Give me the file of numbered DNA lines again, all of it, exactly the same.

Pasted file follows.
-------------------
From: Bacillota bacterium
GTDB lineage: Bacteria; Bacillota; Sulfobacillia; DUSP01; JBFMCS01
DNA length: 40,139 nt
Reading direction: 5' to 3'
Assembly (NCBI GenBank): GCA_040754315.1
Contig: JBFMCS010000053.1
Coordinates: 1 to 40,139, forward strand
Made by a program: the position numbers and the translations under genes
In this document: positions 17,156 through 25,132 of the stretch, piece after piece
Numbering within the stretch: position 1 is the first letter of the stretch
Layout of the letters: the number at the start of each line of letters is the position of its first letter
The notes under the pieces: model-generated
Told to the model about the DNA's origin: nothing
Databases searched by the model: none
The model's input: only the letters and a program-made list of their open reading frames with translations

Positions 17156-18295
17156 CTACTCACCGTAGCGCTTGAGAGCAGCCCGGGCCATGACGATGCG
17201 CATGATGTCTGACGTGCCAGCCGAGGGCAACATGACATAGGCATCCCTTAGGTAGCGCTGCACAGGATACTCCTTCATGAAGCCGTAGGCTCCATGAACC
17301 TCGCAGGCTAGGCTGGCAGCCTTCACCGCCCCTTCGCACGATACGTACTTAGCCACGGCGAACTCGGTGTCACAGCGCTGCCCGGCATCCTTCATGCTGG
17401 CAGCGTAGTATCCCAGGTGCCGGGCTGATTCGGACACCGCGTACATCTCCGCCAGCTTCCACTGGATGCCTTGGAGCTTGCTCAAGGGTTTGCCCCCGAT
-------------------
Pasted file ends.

From: Bacillota bacterium
GTDB lineage: Bacteria; Bacillota; Sulfobacillia; DUSP01; JBFMCS01
DNA length: 40,139 nt
Reading direction: 5' to 3'
Assembly (NCBI GenBank): GCA_040754315.1
Contig: JBFMCS010000053.1
Coordinates: 1 to 40,139, forward strand
Made by a program: the position numbers and the translations under genes
In this document: positions 17,156 through 25,132 of the stretch, piece after piece
Numbering within the stretch: position 1 is the first letter of the stretch
Layout of the letters: the number at the start of each line of letters is the position of its first letter
The notes under the pieces: model-generated
Told to the model about the DNA's origin: nothing
Databases searched by the model: none
The model's input: only the letters and a program-made list of their open reading frames with translations

Positions 17156-18295
17156 CTACTCACCGTAGCGCTTGAGAGCAGCCCGGGCCATGACGATGCG
17201 CATGATGTCTGACGTGCCAGCCGAGGGCAACATGACATAGGCATCCCTTAGGTAGCGCTGCACAGGATACTCCTTCATGAAGCCGTAGGCTCCATGAACC
17301 TCGCAGGCTAGGCTGGCAGCCTTCACCGCCCCTTCGCACGATACGTACTTAGCCACGGCGAACTCGGTGTCACAGCGCTGCCCGGCATCCTTCATGCTGG
17401 CAGCGTAGTATCCCAGGTGCCGGGCTGATTCGGACACCGCGTACATCTCCGCCAGCTTCCACTGGATGCCTTGGAGCTTGCTCAAGGGTTTGCCCCCGAT